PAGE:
In the Russian Church tradition, the Thursday of the Great Canon has an additional folk name of the "Standing of St. Mary of Egypt". It is called that because the congregation stands throughout the long service (aside from prostrations or bows from the waist are not being made, or kneeling at certain hymns), and keeps vigil. It also implies the firm stand against temptations that St. Mary took in the Egyptian desert.
For the last time in this Great Lent we have read the canon of repentance of St. Andrew of Crete, and on our souls lie the holy words of repentance: “Have mercy on me O God, have mercy on me.” We heard also the refrains: “Holy Father Andrew pray to God for us! Holy Mother Mary, pray to God for us!”
Repentance is how we’ll be saved. No matter what good deeds we might have done, by boasting in them we turn into Pharisees who look only at externals, while inside we are like tombs filled with all sorts of filth. For we are not justified by works of the law; no one is able to do such works as would cover our evil deeds. Repentance is higher than everything. Many have attained salvation through repentance.
The Church offers for our attention the Life of St. Mary of Egypt. The once great harlot became through repentance a great saint. Repentance requires labors from us that our good deeds do not.
Only some seem to think that it is easy to repent. Repentance is unbelievably hard work. Repentance does not consist in saying, “I repent!”—even while calling out for God’s help. In vain are those deceived who think that after naming our sins at confession we don’t need to do anything more. Naming the sin is only a good beginning, but enormous labor is ahead... Without that labor our words could remain just words.
But saying that first word with resolution means very much. There will be many and various seductions along the way, but we need to remember that first word.
St. Mary of Egypt performed so many acts of fornication that it was hard for her to talk about them later with the ascetic Zosimas. She thought that sin was pleasure and that it would open doors for her everywhere. But she ran into her first barrier when she wanted to enter the church on the feast day—a human wave pushed her back, and she saw in this the punishing hand of God. She prayed to the Most Holy Theotokos, and She helped her enter the church to venerate the Life-Giving Cross of the Lord. After bowing down before it, she firmly resolved to abandon sin, and without giving it a second thought set out for the desert. She spent seventeen years in fornication, and forty-seven years in repentance. No matter what temptations she experienced she overcame them all through God’s help.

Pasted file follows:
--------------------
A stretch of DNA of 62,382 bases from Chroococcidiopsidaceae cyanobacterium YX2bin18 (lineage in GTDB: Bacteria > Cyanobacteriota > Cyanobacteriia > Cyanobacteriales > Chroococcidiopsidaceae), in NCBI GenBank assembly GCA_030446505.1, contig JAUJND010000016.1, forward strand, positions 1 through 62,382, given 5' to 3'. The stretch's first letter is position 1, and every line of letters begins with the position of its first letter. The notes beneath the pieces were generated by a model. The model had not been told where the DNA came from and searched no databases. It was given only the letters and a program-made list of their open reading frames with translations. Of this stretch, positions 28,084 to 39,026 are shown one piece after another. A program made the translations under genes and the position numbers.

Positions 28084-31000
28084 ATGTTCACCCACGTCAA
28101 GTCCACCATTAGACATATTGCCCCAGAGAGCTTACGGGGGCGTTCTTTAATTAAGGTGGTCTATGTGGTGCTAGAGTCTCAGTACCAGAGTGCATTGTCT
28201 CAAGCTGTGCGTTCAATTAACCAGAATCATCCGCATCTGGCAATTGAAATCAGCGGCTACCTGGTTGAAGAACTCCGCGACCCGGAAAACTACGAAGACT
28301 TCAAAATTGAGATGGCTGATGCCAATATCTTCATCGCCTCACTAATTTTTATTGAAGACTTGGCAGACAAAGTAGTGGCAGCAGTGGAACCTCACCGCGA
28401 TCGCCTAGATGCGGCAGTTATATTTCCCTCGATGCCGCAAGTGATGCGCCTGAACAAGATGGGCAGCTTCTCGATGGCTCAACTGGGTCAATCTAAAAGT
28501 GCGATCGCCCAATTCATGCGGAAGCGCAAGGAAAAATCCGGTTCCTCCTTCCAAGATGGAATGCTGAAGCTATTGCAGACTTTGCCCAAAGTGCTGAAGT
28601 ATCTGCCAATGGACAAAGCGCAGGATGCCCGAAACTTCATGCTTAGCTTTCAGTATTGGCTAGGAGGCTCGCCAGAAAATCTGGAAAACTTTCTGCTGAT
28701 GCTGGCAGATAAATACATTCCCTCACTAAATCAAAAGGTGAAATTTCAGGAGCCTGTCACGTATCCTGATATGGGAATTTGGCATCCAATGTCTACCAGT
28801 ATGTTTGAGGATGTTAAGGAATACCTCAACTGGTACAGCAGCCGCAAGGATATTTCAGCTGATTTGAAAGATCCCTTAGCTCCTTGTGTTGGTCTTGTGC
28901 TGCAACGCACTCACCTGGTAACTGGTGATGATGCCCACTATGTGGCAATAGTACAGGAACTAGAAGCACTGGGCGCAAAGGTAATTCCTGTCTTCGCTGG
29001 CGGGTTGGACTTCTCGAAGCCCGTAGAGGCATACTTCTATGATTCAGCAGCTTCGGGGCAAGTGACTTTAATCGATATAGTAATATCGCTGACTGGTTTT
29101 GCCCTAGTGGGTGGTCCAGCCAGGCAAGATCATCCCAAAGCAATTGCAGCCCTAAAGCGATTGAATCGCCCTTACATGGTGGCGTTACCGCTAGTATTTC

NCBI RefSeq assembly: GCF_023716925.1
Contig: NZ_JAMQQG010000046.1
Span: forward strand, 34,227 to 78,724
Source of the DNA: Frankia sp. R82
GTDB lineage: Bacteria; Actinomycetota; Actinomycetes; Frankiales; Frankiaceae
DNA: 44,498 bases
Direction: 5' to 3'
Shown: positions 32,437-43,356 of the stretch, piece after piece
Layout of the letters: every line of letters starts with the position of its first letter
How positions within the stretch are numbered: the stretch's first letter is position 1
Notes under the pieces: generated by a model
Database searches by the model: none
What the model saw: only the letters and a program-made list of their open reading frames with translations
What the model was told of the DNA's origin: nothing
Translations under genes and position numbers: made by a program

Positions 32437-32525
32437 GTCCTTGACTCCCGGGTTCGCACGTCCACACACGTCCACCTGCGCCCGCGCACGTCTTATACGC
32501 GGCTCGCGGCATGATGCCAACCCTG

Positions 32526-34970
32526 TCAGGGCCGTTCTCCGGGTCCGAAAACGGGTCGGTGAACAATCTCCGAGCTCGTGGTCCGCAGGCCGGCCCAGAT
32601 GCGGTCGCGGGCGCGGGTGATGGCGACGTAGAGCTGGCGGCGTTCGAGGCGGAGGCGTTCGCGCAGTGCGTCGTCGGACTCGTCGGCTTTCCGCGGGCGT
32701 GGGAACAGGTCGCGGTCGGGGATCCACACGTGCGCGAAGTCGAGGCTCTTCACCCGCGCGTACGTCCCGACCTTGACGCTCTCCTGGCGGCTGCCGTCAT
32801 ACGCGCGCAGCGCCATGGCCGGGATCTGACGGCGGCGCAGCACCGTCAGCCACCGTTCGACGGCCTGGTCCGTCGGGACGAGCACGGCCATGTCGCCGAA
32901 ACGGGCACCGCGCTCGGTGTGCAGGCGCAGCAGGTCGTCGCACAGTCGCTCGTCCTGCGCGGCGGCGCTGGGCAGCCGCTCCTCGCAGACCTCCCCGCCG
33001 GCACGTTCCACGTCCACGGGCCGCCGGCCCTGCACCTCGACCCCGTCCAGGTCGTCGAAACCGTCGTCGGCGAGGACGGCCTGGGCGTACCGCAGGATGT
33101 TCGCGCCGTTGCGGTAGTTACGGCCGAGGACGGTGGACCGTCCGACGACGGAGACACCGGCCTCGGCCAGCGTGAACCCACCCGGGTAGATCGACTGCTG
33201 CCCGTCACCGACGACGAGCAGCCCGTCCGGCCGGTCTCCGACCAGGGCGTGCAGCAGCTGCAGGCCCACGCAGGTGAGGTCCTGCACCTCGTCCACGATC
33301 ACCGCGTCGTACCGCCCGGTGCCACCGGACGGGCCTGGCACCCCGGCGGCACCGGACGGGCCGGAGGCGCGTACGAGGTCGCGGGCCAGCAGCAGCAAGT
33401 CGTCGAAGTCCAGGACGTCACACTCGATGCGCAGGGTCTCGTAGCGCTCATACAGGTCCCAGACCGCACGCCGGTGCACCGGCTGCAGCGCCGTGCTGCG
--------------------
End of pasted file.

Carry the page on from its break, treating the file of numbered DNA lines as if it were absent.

God’s help is not what God will do for us, as the folk sayings go. God helps those who do something themselves. When Mary of Egypt was nearly overcome by temptations, she fell down on the earth and prayed. And what do we do in such situations?
Let’s talk about our prayer. We not only pray negligently, but we don’t even always pray—and we have no fewer temptations than St. Mary of Egypt had. In the desert of our life also lurk temptations that perhaps even the ancient ascetics did not see. But we have to overcome them.
The ascetics who passed through the way of repentance and gained experience will help us. And here is the first one to help us—St. May of Egypt. When she prayed, St. Zosimas saw how she rose above the ground. The strength of her prayer gave her repentance, and repentance provides the wings for hovering above the ground. Only through repentance can we be delivered from sins. And we have an abyss of sins.
Why aren’t we horrified by this abyss? Because we don’t see it. If we were to see this abyss, with what strength would we cry out, “Have mercy on me O God, have mercy on me!”
We are often slow to repent. Let’s just sin a little bit more and then we’ll repent. That calculation is deceiving. “O my soul, rise up, why art thou sleeping? The end is near!” we sing in the Great canon. Our life is quickly growing shorter, and the end is very near. We must not put off repentance, for we may not have time.
Let’s break with sin just like St. Mary of Egypt, who crossed the Jordan just as soon as she made her resolve. Why are you taking your time? “Just one more gulp!” And what if that gulp proves to be fatal?
Repentance leads us to resurrection. This is the fifth week of Great Lent, just a little more and it will be Pascha, the Resurrection of Christ. Pascha is not an earthly festival, Pascha is a heavenly festival, and we have to prepare for it in a heavenly way, through repentance.
So let’s ask ourselves: Which sin did we break with this year? Without breaking with sins we will not see Pascha, though we might reach it in the earthly way.
Pascha is freedom from sins, our peacemaking with God and with each other.
Let us hasten to fill in our gaps.
Have mercy on me, O God, have mercy on me! Holy Mother Mary, pray to God for us! Amen!